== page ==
• In addition, it should also be understood that the layers of the multi-layered tissue web can also contain more than one type of fiber. For example, in some aspects, one of the layers can contain a blend of thermoplastic complex treated hardwood fibers and untreated hardwood fibers, a blend of treated hardwood fibers and untreated softwood fibers, a blend of untreated hardwood fibers and treated softwood fibers, a blend of treated hardwood fibers and recycled fibers, a blend of treated hardwood fibers and synthetic fiber, and the like.
  • It should be further understood that a tissue product of the present invention can comprise single or multiple fibrous webs. At least one of these webs is formed in accordance with the present invention. For instance, in one aspect, a two-ply tissue product can be formed. The first and second ply, for example, can be a multilayered tissue web formed according to the present invention. The configuration of the plies can also vary. For instance, in one aspect, one ply can be positioned such that a layer containing thermoplastic complex treated fibers can define a first outer surface of the tissue product to provide a soft feel with minimized slough to consumers. If desired, the other ply can also be positioned such that a layer containing treated fibers can define a second outer surface of the tissue product.
  • The plies may be similarly configured when more than two plies are utilized. For example, in some aspects, when forming a tissue product from three plies, fibrous webs comprising thermoplastic complex treated hardwood fibers can be positioned to define first and second outer surfaces of the tissue product to provide a soft feel with minimized slough to consumers. Additionally, a third fibrous web comprising untreated softwood fibers can be positioned to define an inner ply to provide enhanced strength of the tissue product to consumers. However, it should also be understood that any other ply configuration may be utilized in the present invention.
  • The present invention may be better understood with reference to the following examples.
  • EXAMPLES
  • Preparation of Pulp Slurry
  • To prepare a pulp slurry, 24 grams (oven-dry basis) of ARACRUZ ECF were soaked in 2 liters of deionized water for 5 minutes. The pulp slurry was disintegrated for 5 minutes in a BRITISH PULP DISINTEGRATOR (commercially available from Lorentzen and Wettre AB, a business having offices located in Atlanta, Ga., U.S.A.). The slurry was then diluted with water to a volume of 8 liters. Desired amounts of chemical additives were then added to the slurry (described below). The slurry was mixed with a standard mechanical mixer at moderate shear for 5 minutes after addition of the chemical additives. A comparative example was also made without any chemical additives.
  • Preparation of Handsheets
  • Unless otherwise indicated, handsheets having a basis weight of 60 g/m2 (gsm) were made using the following procedure. An appropriate amount of fiber required to make a 60 gsm sheet was measured into a graduated cylinder and diluted with water to form a fiber slurry. The slurry was then poured from the graduated cylinder into an 8.5-inch by 8.5-inch VALLEY handsheet mold, commercially available from Voith Inc., a business having offices located in Appleton, Wis., U.S.A., that had been pre-filled to the appropriate level with water. After pouring the slurry into the mold, the mold was then completely filled with water, including water used to rinse the graduated cylinder. The slurry was then agitated gently with a standard perforated mixing plate that was inserted into the slurry and moved up and down seven times, then removed. A valve was then opened to allow the water-fiber slurry to drain from the mold through a 90×90 mesh stainless-steel wire cloth with a 14×14 mesh backing wire located at the bottom of the mold to retain the fibers to form a fibrous web. The web was allowed to dewater using the vacuum formed by the water drop of 31.5 inches.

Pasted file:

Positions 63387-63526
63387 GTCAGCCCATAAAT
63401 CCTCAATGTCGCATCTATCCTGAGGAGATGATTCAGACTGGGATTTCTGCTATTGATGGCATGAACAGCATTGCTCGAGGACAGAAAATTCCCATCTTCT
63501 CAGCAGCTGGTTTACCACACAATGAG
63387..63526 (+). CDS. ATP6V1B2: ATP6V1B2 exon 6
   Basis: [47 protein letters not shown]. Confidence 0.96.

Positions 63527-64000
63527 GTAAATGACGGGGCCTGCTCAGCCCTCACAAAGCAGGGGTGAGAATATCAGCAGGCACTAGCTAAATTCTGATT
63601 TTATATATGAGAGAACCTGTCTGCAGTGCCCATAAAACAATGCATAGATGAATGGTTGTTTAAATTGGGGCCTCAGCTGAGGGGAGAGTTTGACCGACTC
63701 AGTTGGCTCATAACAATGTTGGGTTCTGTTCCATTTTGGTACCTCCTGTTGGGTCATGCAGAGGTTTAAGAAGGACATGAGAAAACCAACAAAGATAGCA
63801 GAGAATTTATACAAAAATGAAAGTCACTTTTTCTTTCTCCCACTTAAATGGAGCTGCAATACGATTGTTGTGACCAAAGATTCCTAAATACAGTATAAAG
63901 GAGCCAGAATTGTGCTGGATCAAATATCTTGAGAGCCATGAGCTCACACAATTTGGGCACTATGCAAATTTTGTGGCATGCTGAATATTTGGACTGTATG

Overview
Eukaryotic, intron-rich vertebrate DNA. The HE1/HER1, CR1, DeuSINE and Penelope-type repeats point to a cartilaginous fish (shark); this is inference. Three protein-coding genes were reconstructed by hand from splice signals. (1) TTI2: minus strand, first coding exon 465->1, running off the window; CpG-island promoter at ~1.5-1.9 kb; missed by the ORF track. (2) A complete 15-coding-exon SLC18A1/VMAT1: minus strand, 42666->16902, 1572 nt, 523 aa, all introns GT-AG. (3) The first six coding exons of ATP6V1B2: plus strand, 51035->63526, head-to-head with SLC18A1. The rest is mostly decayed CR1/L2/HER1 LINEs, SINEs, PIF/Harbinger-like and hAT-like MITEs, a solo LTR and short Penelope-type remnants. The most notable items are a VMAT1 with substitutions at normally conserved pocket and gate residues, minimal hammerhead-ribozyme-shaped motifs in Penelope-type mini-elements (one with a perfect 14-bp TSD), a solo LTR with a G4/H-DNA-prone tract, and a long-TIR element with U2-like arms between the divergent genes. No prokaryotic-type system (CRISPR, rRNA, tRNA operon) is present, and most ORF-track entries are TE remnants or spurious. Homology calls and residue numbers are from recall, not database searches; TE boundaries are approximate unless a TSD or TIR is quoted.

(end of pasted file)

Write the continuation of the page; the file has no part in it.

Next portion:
• Two 360 gsm reliance grade blotter sheets (commercially available from Curtis Fine Papers, a business having offices located in Guardbridge, Scotland) were then placed on top of the web with the smooth side of the blotter sheet contacting the web. The web was then couched from the mold wire by using a 10 kg roller and passing over the sheets several times. The top blotter sheets were removed and the fibrous web was lifted with the lower blotter sheet to which it was attached. The lower blotter sheet was separated from the top blotter sheet, keeping the fibrous web attached to the lower blotter sheet. This blotter sheet was then positioned with the fibrous web facing up, and the blotter sheet was placed on top of two dry blotter sheets. Two additional dry blotter sheets were then placed on top of the fibrous web to make a total of five blotter sheets.
  • The stack of blotter sheets, including the fibrous web, was placed in a VALLEY hydraulic press (commercially available from Voith) and pressed for one minute at a pressure of 10 psi. The pressed web was then removed from the blotter sheets and placed on a VALLEY steam dryer (commercially available from Voith) with the wire-side surface of the web adjacent to the metal drying surface and a felt under tension on the opposite side of the web. Felt tension was provided by a 17.5 pound (8 kg) weight pulling downward on an end of the fabric that extends beyond the edge of the curved metal dryer surface. The fibrous web was then heated for 2 minutes with steam at a temperature of around 105 degrees Celsius and a pressure of 2.5 psig. The dried handsheet was trimmed to 7.5 inches square with a paper cutter and then weighed in a heated balance with the temperature maintained at 105° C. to obtain the oven dry weight of the web. Each handsheet was then tested for various properties.